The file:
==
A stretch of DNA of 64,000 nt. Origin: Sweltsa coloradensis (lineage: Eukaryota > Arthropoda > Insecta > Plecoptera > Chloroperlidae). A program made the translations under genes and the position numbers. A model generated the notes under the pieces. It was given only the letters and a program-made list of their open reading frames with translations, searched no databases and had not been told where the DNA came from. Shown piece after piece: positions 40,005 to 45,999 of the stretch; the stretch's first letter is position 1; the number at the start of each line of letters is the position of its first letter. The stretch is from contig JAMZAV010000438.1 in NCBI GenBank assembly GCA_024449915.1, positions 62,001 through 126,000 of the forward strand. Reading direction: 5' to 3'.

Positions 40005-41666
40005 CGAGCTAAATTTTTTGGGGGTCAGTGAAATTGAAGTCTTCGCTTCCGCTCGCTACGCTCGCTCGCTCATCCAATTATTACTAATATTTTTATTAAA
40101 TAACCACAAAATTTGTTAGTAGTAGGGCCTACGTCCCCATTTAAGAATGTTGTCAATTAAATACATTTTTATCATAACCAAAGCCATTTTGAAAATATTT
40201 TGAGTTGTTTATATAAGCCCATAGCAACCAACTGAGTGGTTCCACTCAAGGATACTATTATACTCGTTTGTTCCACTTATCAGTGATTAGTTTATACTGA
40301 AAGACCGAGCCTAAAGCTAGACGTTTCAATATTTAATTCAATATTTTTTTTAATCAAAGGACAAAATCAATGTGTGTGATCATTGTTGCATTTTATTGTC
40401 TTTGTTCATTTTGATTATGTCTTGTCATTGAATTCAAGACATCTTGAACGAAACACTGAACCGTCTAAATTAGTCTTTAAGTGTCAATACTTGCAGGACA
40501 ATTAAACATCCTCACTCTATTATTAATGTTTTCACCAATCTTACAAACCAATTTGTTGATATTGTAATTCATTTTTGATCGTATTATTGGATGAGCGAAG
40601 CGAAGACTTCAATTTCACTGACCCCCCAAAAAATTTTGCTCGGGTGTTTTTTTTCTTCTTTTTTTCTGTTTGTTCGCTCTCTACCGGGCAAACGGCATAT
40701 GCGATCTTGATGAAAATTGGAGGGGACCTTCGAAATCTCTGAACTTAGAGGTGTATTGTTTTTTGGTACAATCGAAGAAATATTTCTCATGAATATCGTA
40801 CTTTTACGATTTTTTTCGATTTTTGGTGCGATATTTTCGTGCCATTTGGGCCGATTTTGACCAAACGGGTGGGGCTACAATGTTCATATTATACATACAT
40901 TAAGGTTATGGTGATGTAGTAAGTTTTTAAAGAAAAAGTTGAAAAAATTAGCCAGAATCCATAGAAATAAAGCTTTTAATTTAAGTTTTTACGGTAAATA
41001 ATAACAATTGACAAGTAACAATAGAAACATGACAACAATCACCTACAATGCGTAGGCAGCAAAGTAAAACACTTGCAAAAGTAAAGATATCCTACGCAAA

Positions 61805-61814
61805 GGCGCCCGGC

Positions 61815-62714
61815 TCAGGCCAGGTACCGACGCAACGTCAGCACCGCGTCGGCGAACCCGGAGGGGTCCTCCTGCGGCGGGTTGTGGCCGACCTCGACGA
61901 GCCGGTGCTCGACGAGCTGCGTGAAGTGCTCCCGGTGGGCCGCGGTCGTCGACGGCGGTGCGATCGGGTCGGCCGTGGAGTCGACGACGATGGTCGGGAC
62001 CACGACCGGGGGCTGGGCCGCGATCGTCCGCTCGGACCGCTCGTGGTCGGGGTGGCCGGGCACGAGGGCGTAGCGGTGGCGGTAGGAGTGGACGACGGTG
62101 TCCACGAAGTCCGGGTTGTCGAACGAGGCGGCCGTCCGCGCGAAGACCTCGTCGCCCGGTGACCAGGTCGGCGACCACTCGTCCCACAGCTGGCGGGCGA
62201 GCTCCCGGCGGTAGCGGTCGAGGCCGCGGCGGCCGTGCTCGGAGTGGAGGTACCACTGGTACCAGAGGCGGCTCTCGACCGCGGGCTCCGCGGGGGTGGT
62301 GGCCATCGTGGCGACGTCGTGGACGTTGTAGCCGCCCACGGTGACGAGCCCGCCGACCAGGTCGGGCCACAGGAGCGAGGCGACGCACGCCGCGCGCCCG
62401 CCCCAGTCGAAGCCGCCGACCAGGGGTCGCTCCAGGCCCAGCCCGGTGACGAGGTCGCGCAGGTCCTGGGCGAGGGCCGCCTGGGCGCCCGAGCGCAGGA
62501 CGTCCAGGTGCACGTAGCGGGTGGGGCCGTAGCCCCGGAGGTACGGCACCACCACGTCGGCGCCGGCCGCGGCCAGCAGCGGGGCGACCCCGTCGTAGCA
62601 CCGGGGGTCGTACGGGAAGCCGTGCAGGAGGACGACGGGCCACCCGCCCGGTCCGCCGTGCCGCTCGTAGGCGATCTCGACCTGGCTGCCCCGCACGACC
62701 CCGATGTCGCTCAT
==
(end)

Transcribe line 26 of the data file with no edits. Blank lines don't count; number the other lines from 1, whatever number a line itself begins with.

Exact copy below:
62701 CCGATGTCGCTCAT